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Wednesday, 23 May 2001
Page: 26854

Mr SNOWDON (12:14 PM) —Firstly, let me compliment the initiative to pay POWs and civilian detainees from the Pacific theatre $25,000. I join with my colleague the member for Cowan in his comments about the tardiness of this response and the fact that it should have been addressed many years ago by previous governments—that is, governments of both political persuasions. So I am pleased to be able to support it.

I think it is worth acknowledging by those of my generation whose parents or relatives—in my case my father and his brothers—served in the Pacific theatre that many of their colleagues never came back. It is interesting and tragic to note that, of the 22,000 Australians who were captured in the Pacific war, 36 per cent or 8,031 of them died in captivity. Perhaps the centenary of our Federation is an appropriate time to remember the contribution that these Australians made for us 60 years ago.

As the member for Cowan pointed out, we should also be wanting to recollect that no less a sacrifice was made by other Australians in the European theatre and around the Mediterranean, yet this legislation does not acknowledge them. This will cause a division which need not be caused in the ranks of returned service men and women and returned prisoners of war. What is the purpose of this artificial division? A large number of Australians, members of the AIF, were captured in North Africa, 2,000-plus were captured in Greece and 3,100-plus were captured in Crete. Why are they of less value in terms of recognition for their service as prisoners of war than those who served in the Pacific theatre? We do not need this artificial division.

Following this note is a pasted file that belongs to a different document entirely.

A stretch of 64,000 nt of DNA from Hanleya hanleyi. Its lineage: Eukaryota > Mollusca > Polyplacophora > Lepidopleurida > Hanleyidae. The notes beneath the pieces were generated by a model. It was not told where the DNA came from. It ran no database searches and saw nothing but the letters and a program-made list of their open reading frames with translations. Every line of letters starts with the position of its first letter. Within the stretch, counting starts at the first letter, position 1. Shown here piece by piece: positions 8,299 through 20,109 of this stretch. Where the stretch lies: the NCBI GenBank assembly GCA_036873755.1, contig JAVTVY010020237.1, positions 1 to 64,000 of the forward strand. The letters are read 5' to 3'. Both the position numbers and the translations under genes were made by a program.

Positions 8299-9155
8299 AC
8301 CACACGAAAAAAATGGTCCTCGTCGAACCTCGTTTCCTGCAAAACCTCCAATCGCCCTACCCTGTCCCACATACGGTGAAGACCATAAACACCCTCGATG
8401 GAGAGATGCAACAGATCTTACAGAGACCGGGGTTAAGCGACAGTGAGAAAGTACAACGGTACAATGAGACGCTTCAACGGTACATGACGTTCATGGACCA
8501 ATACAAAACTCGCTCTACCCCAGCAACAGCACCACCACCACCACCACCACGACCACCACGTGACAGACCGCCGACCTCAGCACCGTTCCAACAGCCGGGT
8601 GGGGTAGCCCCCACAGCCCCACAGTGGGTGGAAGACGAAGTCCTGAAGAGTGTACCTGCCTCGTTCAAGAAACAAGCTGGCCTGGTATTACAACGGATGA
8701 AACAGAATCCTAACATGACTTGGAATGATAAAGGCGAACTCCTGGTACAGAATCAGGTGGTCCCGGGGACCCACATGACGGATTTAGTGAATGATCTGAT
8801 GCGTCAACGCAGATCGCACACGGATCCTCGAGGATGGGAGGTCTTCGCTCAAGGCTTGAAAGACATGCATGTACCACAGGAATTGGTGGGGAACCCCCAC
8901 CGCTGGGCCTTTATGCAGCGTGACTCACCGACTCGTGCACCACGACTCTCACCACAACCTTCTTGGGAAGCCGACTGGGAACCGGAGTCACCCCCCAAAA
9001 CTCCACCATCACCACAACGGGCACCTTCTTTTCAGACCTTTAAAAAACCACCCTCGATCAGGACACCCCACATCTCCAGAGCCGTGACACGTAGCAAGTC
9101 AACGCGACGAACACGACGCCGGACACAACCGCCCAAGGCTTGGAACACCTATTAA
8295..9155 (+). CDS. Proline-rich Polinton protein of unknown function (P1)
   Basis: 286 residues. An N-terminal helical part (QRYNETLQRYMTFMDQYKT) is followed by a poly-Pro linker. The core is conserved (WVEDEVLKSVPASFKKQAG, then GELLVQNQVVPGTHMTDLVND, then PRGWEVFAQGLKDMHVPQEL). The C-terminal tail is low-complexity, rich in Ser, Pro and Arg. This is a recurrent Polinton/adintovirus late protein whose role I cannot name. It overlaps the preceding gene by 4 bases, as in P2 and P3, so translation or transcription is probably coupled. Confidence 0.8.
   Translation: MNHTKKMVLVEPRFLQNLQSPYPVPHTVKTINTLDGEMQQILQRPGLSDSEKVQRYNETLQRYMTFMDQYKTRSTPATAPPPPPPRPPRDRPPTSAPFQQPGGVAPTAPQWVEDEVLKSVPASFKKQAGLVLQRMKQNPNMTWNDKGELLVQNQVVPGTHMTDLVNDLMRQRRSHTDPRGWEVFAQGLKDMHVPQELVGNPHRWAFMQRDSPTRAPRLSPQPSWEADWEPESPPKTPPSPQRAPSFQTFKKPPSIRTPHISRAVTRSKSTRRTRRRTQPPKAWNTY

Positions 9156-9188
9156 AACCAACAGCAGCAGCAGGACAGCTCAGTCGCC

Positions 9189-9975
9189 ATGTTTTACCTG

I ask the government to reconsider its position and extend this generous offer, this generous payment, to all ex-POWs and civilian internees regardless of where they were imprisoned or interned. That would seem to me to be something which the Australian community would say was fair and reasonable and also warranted. I say to the government that this needs to be taken further. I also note the comment made by the member for Cowan on the question of deeming: whether or not this payment will attract tax at some point during its life in the hands of its recipients. It ought not at any point attract tax. Whether it is invested in a bank or anywhere else, it should be free from taxation. If someone goes out and spends it today, that is a choice. They also have the choice of investing it, and we should not see them penalised because they make that choice.